In the Golden State’s latest legislative escapade, California’s Senate Bill 729 is on the cusp of creating a marketplace that commodifies the very cradle of life—women’s bodies—effectively creating a legalized sex slave trade in the state. This proposed piece of legislation, crafted and introduced by Senator Menjivar and bolstered by legislators such as Assembly Member Wicks, Senators Portantino and Wiener, and Assembly Members Low and Pellerin, is a seismic shift in the ethical landscape, a step towards the institutionalization of surrogacy as a service as detached from morality as buying a car or renting an apartment.
The bill’s text—steeped in the parlance of healthcare coverage—may seem innocuous at first glance, but a closer reading reveals implications that reach far beyond the provision of medical services. The bill, which would require insurance companies to provide surrogacy for homosexual couples, is more than just a matter of extending “healthcare coverage” to include infertility and fertility treatments—it’s the pivot towards a normalized, transactional view of human fertility and gestation, with specific overtones of entitlement for homosexual men to what is being labeled childbearing services. This is a move that elevates the acquisition of children to a right akin to consumerism, potentially transforming surrogacy into an industry.
The bill, which ostensibly aims to widen the umbrella of “basic health care services” to include a swath of fertility treatments, is woven with language that sets the stage for a paradigm where a woman’s womb becomes a purchasable commodity, effectively turning women into slaves. The text of the bill is riddled with legalese that, when unpacked, leads to an inexorable conclusion: under the guise of expanding healthcare, we are witnessing the birth of a new trade, one that deals in the most intimate currency of human biology.
It’s worth sifting through the fine print here, where the bill’s language portends a future where the natural bond between mother and child is severed by financial transaction. “Coverage for the treatment of infertility,” the bill demands, “shall be offered and provided without discrimination on the basis of sex, sexual orientation, marital status, gender, gender identity, or gender expression.” One might assume that the surrogate mother must volunteer for the service. But, hypothetically speaking, if there were no available volunteers—and this is a likely scenario with the rapidly expanding homosexual population in the state—how would the government then “guarantee” such services?
The only way is to raise the price, offering more money, effectively creating a legalized form of prostitution for the highest bidder. This isn’t a call for inclusivity, it’s human trafficking. It’s a legislative green light for a fertility free-for-all, where the only barrier to a baby is the depth of your pockets, women’s rights be damned.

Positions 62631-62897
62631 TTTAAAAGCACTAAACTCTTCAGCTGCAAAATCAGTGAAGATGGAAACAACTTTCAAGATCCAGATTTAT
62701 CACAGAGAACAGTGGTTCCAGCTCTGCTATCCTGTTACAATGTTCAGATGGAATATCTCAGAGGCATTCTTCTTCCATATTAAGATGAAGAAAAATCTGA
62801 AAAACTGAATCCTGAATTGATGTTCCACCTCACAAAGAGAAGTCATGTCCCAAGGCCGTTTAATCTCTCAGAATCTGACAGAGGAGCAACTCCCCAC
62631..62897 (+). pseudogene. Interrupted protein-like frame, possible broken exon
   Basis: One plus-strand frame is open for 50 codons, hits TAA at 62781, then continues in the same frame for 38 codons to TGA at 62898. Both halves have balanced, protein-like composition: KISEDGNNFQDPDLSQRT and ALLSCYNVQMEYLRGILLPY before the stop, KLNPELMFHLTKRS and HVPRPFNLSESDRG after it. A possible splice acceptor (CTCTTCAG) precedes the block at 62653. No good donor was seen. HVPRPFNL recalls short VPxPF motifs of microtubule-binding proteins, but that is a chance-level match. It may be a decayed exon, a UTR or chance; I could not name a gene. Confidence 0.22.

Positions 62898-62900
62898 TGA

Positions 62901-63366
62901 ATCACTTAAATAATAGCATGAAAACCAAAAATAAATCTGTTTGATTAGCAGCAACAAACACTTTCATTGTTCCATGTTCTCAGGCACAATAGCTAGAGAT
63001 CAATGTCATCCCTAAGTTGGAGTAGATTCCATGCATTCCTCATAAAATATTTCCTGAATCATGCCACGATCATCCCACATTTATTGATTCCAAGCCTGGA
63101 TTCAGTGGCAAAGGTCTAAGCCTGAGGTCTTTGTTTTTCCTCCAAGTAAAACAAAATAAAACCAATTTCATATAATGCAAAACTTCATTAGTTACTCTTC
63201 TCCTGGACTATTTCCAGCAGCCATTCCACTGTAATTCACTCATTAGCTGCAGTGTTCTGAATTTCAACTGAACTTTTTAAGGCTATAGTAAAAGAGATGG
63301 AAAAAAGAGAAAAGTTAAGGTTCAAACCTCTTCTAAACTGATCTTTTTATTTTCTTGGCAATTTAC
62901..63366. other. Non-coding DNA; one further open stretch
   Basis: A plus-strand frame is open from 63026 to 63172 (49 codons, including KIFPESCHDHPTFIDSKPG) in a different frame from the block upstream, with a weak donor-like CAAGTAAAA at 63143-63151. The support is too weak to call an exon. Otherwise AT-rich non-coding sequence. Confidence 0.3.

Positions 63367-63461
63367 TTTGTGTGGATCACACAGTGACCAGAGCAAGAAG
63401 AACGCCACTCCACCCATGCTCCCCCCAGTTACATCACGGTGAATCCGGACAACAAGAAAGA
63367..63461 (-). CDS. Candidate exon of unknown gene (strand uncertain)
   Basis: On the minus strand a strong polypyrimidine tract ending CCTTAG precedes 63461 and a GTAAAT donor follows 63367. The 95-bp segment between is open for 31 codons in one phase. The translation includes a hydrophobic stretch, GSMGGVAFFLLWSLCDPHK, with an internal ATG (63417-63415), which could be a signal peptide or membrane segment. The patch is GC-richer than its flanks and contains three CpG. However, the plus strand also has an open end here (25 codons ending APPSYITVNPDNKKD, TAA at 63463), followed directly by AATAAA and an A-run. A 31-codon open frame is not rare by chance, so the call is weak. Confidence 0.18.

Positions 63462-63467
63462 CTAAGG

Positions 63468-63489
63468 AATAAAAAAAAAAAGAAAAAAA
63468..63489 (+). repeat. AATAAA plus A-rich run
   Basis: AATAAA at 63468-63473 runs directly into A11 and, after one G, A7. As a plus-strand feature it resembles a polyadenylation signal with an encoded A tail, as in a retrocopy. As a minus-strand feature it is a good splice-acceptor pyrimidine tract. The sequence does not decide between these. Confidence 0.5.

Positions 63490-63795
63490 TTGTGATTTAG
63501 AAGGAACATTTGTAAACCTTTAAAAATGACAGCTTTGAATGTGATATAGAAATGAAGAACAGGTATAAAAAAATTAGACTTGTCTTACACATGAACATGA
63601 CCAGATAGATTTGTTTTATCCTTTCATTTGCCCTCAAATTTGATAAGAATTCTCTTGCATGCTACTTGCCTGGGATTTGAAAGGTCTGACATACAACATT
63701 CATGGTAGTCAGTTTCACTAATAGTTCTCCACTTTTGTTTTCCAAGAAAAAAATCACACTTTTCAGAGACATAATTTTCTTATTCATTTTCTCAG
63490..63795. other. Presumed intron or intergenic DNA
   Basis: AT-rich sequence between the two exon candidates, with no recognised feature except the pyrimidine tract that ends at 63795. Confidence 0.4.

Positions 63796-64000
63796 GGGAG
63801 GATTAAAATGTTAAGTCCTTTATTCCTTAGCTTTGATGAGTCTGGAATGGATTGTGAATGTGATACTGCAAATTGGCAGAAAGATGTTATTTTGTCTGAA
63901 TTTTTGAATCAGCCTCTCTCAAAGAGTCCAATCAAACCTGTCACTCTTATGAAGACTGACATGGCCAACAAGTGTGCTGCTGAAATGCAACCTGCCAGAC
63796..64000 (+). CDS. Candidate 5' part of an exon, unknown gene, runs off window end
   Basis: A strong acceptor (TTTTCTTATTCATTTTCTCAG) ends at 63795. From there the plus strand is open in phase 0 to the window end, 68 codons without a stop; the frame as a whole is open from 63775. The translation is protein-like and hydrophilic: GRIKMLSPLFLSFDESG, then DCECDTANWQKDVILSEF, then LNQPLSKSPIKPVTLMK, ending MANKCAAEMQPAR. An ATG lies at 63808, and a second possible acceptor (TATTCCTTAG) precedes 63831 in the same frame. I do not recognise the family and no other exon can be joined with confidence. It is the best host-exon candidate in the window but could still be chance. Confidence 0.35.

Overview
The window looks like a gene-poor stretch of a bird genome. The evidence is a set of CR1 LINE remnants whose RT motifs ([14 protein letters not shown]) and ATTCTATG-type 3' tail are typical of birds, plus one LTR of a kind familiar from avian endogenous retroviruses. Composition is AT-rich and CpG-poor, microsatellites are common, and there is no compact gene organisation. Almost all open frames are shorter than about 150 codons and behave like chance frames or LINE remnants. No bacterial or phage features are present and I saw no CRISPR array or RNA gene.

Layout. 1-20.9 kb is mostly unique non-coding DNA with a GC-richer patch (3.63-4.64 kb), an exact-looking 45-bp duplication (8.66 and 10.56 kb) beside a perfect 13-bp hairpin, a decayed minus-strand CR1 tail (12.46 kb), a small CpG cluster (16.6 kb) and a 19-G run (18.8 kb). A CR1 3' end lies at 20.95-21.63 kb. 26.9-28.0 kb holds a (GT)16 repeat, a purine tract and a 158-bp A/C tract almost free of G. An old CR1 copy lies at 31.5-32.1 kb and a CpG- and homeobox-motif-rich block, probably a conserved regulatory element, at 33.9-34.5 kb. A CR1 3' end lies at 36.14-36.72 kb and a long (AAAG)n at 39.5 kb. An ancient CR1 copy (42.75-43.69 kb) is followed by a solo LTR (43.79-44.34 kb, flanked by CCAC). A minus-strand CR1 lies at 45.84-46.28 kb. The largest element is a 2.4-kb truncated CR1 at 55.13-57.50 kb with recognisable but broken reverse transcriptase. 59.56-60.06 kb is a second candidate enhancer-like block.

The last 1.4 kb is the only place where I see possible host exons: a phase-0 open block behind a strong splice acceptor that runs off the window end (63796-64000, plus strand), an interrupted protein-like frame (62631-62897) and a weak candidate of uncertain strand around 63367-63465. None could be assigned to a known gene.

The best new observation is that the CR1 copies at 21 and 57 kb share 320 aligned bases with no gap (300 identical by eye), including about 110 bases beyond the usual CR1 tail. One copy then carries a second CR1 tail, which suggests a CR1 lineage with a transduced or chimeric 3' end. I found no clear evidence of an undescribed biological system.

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But let’s call this what it is: by including surrogacy within the realm of insurance coverage, what’s being pitched as an expansion of rights is, in effect, the state sanctioning the sale of human life-creating capabilities. It puts a price tag on pregnancy, transforming a process that should be bounded by the sanctity of human connection into a marketplace exchange. And while the bill doesn’t explicitly herald in an age of surrogacy on demand, it lays the financial foundation for it.
In a society that once venerated the miracle of life, we now have legislators insidiously crafting a bazaar where women’s most inherent capacity—childbearing—is up for the highest bidder. This is not liberation, it’s a thinly veiled commodification dressed up in the noble robes of healthcare and rights. The implications are profound and deeply disconcerting, especially for those of us who believe in the inviolability of life and the sacred nature of motherhood.
With the passing of this bill, we edge closer to a reality where the miracle of birth is transmuted into a commercial transaction. The womb becomes a rental space, and the process of creation itself is reduced to a clinical exchange. It’s a brave new world where everything is for sale, including the very means by which life is brought forth.
This bill would do far more damage to the state’s moral fabric than the left would have you believe—it’s a challenge to the very notion of what it means to be human. It’s a reminder that in our headlong rush to enshrine every desire as a right, we risk losing sight of the profound mysteries and dignities that make life worth living. For those who still hold those mysteries sacred, Senate Bill 729 is anathema to the deeply held belief that some things should simply be beyond the reach of commerce.